May 27, 2022

Male and female offspring born from complicated pregnancies show profoundly different response to heart drug

A new U of A study indicates that the effect of hypoxia on a fetus has sex-specific implications for the treatment of cardiovascular disease later in life.

Fetal hypoxia occurs when the fetus (due to certain pathological conditions) is deprived of an adequate supply of oxygen in the womb.

“Our research has shown that being born from a complicated pregnancy where the fetus does not have an optimum oxygen supply leads to being susceptible to chronic cardiovascular disease later in life,” says lead investigator Sandy Davidge, who is a distinguished university professor in the departments of obstetrics and gynecology and physiology and the executive director of the Women and Children’s Health Research Institute.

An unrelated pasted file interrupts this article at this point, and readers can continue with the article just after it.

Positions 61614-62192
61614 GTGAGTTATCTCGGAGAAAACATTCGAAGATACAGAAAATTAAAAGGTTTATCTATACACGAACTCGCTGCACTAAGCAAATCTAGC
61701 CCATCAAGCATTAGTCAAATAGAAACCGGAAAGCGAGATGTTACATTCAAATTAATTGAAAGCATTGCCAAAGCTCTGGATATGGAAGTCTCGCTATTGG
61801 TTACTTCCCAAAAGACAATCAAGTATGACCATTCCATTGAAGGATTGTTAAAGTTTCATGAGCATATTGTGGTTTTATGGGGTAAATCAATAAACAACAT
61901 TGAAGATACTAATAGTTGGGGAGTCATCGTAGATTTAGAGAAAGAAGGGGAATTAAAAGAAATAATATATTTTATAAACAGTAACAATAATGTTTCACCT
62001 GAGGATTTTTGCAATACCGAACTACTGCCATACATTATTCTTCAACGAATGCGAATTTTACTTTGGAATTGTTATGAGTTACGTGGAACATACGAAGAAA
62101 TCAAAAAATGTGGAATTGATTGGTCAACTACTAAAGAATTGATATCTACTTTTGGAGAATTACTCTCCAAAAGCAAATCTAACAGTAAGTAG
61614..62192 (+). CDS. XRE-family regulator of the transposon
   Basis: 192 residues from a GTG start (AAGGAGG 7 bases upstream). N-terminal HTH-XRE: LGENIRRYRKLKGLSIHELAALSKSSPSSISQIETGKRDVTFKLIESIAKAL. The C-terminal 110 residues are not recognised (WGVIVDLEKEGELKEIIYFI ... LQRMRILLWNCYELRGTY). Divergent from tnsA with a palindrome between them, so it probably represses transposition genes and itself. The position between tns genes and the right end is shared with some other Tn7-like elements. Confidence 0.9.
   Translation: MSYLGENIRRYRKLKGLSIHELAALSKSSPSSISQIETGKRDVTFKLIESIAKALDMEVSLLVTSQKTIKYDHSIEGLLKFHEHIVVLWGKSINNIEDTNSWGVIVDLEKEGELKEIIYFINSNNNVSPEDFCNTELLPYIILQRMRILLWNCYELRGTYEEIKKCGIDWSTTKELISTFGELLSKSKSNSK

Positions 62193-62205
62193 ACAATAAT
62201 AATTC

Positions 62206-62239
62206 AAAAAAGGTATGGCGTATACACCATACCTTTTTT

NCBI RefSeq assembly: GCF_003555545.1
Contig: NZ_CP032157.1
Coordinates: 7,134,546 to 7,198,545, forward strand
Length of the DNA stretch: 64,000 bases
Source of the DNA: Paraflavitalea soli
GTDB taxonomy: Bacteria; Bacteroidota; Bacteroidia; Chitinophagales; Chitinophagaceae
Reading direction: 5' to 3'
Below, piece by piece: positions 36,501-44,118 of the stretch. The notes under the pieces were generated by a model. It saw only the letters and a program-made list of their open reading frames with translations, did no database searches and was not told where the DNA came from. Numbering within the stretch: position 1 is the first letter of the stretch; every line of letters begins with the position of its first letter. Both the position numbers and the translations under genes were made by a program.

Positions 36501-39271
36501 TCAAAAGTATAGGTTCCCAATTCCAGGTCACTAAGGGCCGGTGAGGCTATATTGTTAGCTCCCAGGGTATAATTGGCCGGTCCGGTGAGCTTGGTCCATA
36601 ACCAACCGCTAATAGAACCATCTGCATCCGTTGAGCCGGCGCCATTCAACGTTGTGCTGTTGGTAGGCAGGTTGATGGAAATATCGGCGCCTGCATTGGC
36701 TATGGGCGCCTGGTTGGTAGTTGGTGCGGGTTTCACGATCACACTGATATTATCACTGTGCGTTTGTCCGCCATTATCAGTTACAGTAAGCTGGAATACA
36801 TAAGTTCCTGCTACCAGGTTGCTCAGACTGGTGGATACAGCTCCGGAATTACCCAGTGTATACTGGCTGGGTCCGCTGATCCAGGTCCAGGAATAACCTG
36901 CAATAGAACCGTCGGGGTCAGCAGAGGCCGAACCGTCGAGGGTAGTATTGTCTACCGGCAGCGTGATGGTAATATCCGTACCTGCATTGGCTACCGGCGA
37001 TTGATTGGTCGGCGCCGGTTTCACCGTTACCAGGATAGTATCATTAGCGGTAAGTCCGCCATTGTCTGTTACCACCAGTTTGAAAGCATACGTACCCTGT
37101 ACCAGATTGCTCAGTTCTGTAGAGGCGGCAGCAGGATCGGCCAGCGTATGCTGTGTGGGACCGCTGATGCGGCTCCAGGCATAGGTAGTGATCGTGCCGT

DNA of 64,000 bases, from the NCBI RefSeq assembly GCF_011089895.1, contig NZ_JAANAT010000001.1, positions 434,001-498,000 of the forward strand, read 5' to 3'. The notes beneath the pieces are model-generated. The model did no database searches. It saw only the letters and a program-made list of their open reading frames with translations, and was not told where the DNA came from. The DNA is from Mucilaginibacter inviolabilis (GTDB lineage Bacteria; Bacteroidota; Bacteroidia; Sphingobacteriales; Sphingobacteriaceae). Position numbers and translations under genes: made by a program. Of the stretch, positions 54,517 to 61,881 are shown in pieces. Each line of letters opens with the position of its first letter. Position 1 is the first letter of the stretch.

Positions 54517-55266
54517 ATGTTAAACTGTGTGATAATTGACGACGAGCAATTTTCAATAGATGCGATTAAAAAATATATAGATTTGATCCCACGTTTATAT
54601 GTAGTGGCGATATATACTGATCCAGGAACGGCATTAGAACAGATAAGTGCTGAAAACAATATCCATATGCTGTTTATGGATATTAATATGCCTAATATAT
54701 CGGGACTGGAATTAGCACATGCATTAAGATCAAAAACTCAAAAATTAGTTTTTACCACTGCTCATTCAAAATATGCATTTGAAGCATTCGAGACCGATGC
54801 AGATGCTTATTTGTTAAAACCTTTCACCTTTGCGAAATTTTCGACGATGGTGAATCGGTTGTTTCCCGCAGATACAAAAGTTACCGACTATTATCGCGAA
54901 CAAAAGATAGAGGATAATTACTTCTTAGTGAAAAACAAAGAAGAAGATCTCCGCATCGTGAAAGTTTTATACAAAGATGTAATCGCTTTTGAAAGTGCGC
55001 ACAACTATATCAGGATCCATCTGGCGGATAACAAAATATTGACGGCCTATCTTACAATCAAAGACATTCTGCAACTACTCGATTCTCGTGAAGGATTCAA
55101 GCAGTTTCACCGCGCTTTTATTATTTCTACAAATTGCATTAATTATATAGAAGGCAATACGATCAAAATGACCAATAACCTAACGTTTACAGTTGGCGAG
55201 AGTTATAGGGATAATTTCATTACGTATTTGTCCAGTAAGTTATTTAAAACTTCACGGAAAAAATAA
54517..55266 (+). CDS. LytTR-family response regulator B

Cardiovascular diseases affect the heart and blood vessels and are the leading cause of death globally.

The Davidge laboratory’s most recent study, led by her PhD student, Nataliia Hula, shows that prenatal hypoxia affects the cardiac endothelin system differently in female and male adult offspring.

Read the full article on the Faculty of Medicine & Dentistry’s website